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Telstar - The Sound of the Future

1962 marked the start of the space race and Joe Meek's music brought romance to the era, albeit in a DIY fashion. A maverick at heart, he inspired generations of musicians.

Like its subject matter, the Telstar satellites, Joe Meek's track was pioneering and otherworldly. We now take global communication and entertainment for granted, but in the early 1960s it was cutting-edge of technology. The Telstars were a series of satellites launched to provide telecommunications and faxes as well as live and recorded television feeds. The first was tiny, measuring under three feet in width and powered by a tiny 14 watts of power. Telstar 18 was launched as recently as 2004, and, given that its life expectancy was 13 years, must still be circling the globe. It was, as Harold Wilson put it, part of the "white heat of the technological revolution". And famously another Prime Minister, Margaret Thatcher, declared on Desert Island Discs that it was her favourite pop song.

Like the satellite, Joe Meek was at the cutting edge of technology though, admittedly, in a much more DIY fashion. Meek liked to spin a yarn that he'd beamed his recording up to the orbiting satellite and then recorded the returning signal for the spacey sound effects at the beginning of the track. But another ( more likely) story has it that he simply utilised a reversed tape recording of a toilet being flushed. Whatever the truth, it sounds suitably spectral and spooky.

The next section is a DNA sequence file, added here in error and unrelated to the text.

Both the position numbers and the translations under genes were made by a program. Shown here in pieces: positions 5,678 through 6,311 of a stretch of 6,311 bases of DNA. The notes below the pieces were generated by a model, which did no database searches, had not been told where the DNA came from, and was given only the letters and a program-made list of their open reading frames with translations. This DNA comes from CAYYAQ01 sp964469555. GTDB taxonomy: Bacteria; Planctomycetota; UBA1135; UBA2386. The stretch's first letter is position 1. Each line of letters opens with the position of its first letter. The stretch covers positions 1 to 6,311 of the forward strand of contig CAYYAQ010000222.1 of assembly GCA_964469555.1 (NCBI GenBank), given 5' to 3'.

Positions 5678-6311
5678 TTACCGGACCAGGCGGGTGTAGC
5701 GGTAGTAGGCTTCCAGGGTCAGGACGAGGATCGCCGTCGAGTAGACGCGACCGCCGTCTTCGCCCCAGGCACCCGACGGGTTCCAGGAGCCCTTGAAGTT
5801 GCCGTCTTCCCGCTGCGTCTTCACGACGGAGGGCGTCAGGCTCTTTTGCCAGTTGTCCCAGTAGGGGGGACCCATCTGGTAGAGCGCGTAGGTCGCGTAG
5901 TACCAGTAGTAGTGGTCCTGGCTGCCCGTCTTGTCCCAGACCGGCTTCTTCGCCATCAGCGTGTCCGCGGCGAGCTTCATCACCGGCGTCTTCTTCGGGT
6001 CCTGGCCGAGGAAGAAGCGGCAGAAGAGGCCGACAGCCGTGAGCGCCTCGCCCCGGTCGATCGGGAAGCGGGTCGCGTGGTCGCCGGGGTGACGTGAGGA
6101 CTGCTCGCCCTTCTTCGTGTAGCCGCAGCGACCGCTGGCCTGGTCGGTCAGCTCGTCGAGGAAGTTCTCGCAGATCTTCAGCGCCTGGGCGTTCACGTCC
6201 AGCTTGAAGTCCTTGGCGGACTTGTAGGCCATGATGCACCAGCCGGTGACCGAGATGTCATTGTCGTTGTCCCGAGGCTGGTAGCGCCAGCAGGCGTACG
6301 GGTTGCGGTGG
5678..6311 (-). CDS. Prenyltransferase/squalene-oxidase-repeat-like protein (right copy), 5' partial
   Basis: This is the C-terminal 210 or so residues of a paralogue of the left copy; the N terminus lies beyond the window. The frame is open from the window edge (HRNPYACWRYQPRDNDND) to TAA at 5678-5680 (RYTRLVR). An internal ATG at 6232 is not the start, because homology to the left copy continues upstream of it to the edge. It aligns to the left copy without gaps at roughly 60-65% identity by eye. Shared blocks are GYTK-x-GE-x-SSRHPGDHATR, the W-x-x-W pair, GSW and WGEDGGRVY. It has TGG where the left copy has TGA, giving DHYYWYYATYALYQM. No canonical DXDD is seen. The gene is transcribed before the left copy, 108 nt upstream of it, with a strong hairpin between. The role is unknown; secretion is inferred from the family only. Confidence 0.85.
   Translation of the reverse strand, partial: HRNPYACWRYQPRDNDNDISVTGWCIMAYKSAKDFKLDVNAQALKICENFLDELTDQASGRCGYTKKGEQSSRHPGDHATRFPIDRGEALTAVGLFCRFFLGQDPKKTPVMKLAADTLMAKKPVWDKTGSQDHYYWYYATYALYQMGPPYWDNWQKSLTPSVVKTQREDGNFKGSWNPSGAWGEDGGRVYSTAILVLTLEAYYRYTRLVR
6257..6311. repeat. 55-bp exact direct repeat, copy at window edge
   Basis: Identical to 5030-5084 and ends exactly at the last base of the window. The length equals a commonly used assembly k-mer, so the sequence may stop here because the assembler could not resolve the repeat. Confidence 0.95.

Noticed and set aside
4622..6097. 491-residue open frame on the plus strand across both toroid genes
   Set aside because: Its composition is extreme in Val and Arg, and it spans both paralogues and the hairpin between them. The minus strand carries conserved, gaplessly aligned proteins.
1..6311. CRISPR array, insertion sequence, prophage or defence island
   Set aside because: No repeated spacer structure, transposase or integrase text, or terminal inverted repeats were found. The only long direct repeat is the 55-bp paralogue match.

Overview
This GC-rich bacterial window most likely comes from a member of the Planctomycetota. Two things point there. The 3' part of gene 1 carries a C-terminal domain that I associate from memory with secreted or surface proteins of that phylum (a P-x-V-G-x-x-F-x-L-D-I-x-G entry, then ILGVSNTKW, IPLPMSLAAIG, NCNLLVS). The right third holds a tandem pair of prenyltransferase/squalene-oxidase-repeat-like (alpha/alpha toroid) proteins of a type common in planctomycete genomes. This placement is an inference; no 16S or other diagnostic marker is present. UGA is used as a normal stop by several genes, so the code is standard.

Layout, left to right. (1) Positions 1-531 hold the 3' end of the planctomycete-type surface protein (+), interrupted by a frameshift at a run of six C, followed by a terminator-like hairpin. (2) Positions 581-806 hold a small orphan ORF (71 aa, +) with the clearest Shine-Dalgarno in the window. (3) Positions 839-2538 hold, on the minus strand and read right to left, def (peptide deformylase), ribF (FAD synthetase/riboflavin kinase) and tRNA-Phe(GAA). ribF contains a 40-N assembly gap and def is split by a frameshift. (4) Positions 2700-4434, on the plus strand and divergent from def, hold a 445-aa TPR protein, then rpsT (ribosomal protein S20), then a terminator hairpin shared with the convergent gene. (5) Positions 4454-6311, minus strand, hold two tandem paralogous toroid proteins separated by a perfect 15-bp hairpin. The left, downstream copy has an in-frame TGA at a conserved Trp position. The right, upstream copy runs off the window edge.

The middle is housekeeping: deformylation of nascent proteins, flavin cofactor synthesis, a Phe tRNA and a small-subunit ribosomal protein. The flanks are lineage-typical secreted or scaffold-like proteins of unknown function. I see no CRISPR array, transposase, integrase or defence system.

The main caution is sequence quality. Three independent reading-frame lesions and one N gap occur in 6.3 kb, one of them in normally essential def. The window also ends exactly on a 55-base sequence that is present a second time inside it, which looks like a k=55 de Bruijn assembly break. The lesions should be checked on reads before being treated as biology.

As a child, Joe Meek had commandeered his father's shed to tinker with all sorts of electrical gizmos. He then spent his national service in the RAF as a radar technician, further fuelling his childhood obsession with electronics. Prior to making Telstar, Meek had melded his twin obsessions - electronics and the space race - to create his "Outer Space Music Fantasy" concept album, I Hear A New World with a band called Rod Freeman & the Blue Men. Sadly, and ignominiously, the album was shelved - unknown and unloved for years - until pop music had caught up with Meek and listeners were ready to hear his curious, challenging music. He was a pioneering producer whose homemade records stood toe-to-toe with those produced in the laboratory-like studios of Decca or EMI. Meek pioneered techniques that were frowned on or even ridiculed by the 'experts', but to him (and legions of pop fans) it sounded great.

It's believed that at least 5 million copies of Telstar were sold, and the track was the first British single to go to number one in the USA. But there wasn't to be a happy ending to this story. Meek didn't get much chance to bask in the glory of all this trailblazing success; he was sued by a French composer, Jean Ledrut, for plagiarism. The court case blocked Meek's royalties and the case was finally settled in his favour... but three weeks after Meek had committed suicide in 1967.

Joe Meek's pop music brought romance and heart to the '60s space race. Did you buy Telstar when it was released in 1962? Did the Space Race fire your imagination? The People's Songs wants to hear from you...

57 minutes

Music Played

  • The Tornados


  • Don Spencer


  • Ron Grainer

    Doctor Who

    Music Arranger: Delia Derbyshire. Performer: The BBC Radiophonic Workshop.
  • Orbital


  • Rod Freeman And The Blue Men

    Orbit Around The Moon

  • Lord Invader & His Calypso Rhythm Boys

    Teddy Boy Calypso (Bring Back The Old Cat-O-Nine)

  • Humphrey Lyttelton

    Bad Penny Blues

  • Rod Freeman & The Blue Men

    Magnetic Field

  • John Leyton

    Johnny Remember Me

  • The Tornados


  • The Honeycombs

    Have I The Right?

  • Kraftwerk


  • Gary Numan


Share your comments and stories

Your contributions will play a key part in this episode, take a look at the questions below and send us your thoughts:
  • Did you buy Telstar when it was released in 1962?
  • Did you watch the Moon landing in 1969?
  • Did the Space Race fire your imagination?
  • Do you remember the start of Doctor Who?

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